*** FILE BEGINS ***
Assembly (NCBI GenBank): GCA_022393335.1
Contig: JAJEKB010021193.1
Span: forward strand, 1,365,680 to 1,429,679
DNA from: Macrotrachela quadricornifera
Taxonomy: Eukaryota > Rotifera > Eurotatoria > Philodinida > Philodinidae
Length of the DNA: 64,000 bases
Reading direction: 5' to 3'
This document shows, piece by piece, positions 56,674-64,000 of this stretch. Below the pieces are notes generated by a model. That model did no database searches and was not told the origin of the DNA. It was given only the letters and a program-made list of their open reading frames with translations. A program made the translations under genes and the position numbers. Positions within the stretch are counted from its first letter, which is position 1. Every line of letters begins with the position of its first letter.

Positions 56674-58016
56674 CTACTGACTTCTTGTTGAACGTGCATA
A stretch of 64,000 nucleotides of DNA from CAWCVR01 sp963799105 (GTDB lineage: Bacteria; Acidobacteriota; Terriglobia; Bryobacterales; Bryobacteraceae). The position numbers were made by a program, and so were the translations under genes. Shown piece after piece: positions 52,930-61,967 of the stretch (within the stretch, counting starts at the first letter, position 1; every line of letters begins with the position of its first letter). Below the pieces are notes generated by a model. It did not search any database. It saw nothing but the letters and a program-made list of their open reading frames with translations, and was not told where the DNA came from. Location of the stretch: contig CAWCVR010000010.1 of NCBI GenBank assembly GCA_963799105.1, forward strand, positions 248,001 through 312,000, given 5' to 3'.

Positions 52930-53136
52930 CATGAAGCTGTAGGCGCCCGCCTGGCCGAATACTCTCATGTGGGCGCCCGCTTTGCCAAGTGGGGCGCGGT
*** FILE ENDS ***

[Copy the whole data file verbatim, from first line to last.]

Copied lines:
Assembly (NCBI GenBank): GCA_022393335.1
Contig: JAJEKB010021193.1
Span: forward strand, 1,365,680 to 1,429,679
DNA from: Macrotrachela quadricornifera
Taxonomy: Eukaryota > Rotifera > Eurotatoria > Philodinida > Philodinidae
Length of the DNA: 64,000 bases
Reading direction: 5' to 3'
This document shows, piece by piece, positions 56,674-64,000 of this stretch. Below the pieces are notes generated by a model. That model did no database searches and was not told the origin of the DNA. It was given only the letters and a program-made list of their open reading frames with translations. A program made the translations under genes and the position numbers. Positions within the stretch are counted from its first letter, which is position 1. Every line of letters begins with the position of its first letter.

Positions 56674-58016
56674 CTACTGACTTCTTGTTGAACGTGCATA
A stretch of 64,000 nucleotides of DNA from CAWCVR01 sp963799105 (GTDB lineage: Bacteria; Acidobacteriota; Terriglobia; Bryobacterales; Bryobacteraceae). The position numbers were made by a program, and so were the translations under genes. Shown piece after piece: positions 52,930-61,967 of the stretch (within the stretch, counting starts at the first letter, position 1; every line of letters begins with the position of its first letter). Below the pieces are notes generated by a model. It did not search any database. It saw nothing but the letters and a program-made list of their open reading frames with translations, and was not told where the DNA came from. Location of the stretch: contig CAWCVR010000010.1 of NCBI GenBank assembly GCA_963799105.1, forward strand, positions 248,001 through 312,000, given 5' to 3'.

Positions 52930-53136
52930 CATGAAGCTGTAGGCGCCCGCCTGGCCGAATACTCTCATGTGGGCGCCCGCTTTGCCAAGTGGGGCGCGGT